New analysis finds languishing bills and a broken committee
FOR IMMEDIATE RELEASE
SEPTEMBER 21, 2016
DENVER—As Congressman Rob Bishop gives his controversial Public Lands Initiative a markup in front of the House Natural Resources Committee today, a new analysis shows that as chairman of the committee, Rep. Bishop has worked to stifle locally-driven land conservation measures, while prioritizing his own unpopular pet projects.
The analysis by the Center for Western Priorities identifies 24 locally-driven public land protection bills assigned to the Natural Resources Committee. 20 of those 24 bills have not been granted even a subcommittee hearing by Chairman Bishop, much less a markup or vote by the full committee. Only two of these land protection bills have made it out of the Natural Resources Committee in the entire 114th Congress thus far.
Bills like Colorado Rep. Polis’ Continental Divide Wilderness and Recreation Act and Washington Rep. Kilmer’s Wild Olympics Wilderness and Wild and Scenic Rivers Act of 2015 are locally-driven and have widespread support from nearby communities. There’s a long tradition of Congresses—both Republican-led and Democrat-led—passing locally-supported public land protection bills. But that tradition has evaporated under recent leadership, leaving President Obama as the only avenue to protect America’s public lands.
“The House Natural Resources Committee under Representative Bishop’s failed leadership is a microcosm of our broken Congress,” said Jesse Prentice-Dunn, advocacy director at the Center for Western Priorities. “The congressman has refused even the courtesy of hearings on a wide array of uncontroversial, locally-supported conservation bills. Instead, he’s wasting the precious days remaining in this Congress forcing his committee to take up his behemoth Public Lands Initiative—a bill that’s so controversial and problematic that it stands zero chance of becoming law.”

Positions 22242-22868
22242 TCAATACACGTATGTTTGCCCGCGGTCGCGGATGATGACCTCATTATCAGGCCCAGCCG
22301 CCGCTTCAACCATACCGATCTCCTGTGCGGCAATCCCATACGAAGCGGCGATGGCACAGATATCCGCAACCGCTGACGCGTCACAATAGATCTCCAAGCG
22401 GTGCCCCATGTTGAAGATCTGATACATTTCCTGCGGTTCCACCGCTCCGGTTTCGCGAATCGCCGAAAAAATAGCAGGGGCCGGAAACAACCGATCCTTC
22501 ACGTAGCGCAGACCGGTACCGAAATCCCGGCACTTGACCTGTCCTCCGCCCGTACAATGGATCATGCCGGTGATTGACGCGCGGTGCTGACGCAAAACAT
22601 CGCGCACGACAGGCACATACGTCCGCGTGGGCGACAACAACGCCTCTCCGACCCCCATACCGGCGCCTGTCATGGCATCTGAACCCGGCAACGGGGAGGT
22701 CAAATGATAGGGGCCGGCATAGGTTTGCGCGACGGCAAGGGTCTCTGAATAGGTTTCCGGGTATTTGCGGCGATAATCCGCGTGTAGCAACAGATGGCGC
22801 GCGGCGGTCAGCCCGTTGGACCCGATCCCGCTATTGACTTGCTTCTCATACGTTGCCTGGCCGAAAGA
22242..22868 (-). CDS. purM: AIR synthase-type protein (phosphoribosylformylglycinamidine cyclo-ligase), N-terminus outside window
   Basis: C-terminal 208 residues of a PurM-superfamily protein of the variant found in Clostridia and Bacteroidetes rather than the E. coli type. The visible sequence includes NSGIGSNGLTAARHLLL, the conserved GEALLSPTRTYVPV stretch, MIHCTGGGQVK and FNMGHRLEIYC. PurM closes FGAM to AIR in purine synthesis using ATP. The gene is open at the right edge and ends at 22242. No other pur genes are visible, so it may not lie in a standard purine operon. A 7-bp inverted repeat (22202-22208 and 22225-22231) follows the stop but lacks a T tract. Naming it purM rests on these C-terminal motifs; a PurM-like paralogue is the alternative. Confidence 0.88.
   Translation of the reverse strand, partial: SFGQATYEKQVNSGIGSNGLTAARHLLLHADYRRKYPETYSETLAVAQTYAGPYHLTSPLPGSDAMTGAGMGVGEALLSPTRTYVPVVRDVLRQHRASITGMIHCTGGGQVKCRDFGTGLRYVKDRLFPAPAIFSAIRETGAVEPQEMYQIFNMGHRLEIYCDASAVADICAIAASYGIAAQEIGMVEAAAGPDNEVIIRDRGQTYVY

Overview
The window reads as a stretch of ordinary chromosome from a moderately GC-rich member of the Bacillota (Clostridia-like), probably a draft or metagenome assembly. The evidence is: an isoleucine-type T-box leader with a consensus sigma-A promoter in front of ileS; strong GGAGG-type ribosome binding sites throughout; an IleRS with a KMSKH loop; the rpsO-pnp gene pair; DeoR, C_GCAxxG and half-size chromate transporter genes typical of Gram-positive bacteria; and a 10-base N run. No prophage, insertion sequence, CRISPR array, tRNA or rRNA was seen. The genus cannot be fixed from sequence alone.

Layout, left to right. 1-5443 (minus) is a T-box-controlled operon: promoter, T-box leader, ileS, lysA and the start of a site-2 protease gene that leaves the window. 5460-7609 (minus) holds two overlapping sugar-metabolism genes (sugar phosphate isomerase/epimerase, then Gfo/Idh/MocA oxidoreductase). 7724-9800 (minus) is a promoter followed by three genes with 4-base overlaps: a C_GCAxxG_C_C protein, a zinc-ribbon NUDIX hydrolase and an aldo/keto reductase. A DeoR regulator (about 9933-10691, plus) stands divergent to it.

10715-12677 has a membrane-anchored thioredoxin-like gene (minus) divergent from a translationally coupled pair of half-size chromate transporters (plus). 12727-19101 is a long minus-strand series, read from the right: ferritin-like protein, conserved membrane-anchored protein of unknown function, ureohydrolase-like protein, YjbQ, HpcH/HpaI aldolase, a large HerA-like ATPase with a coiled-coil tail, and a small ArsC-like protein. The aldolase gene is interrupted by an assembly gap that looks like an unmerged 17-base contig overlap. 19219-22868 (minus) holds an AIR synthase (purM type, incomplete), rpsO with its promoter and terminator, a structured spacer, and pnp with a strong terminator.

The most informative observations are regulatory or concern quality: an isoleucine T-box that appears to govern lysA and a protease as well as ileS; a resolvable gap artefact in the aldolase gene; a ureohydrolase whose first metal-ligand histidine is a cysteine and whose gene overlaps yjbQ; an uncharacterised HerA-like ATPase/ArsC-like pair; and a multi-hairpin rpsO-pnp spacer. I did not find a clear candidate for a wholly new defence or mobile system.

CWP tracked a total of 24 locally-driven public lands protection bills that were introduced in the 114th Congress and referred to the House Natural Resources Committee. Of those bills:
- 20 did not receive a committee hearing
- 21 did not receive a committee markup
- 2 advanced out of the committee to the full House
“Congressman Bishop could have constructed legislation to sail through Congress, but instead he’s introduced a bill that weighs in at over 200 pages, littered with poison pills that leave key constituents in the lurch,” said Prentice-Dunn. “Senator Harry Reid already made it clear the PLI has no chance in the Senate, and Congressman Bishop has made no attempt to trim down the PLI into a bill that could actually become law.”
The Public Lands Initiative is rife with troubling provisions. In addition to undermining conservation protections, the bill provides unprecedented carve-outs for oil development projects, and fails to adequately protect the Bears Ears region.
A recent survey of successful land conservation bills by the Western Values Project demonstrates just how much of an outlier the PLI is. Successful conservation measures, like the ones that protected Boulder‚ÄìWhite Clouds in Idaho and Las Cienegas in Arizona, average 20 pages in length. Those bills took an average of 248 days to pass both houses of Congress.
The PLI, on the other hand, is 215 pages long, and Rep. Bishop has just 24 working days remaining on the Congressional calendar.
The full list of bills used in CWP’s analysis is located here.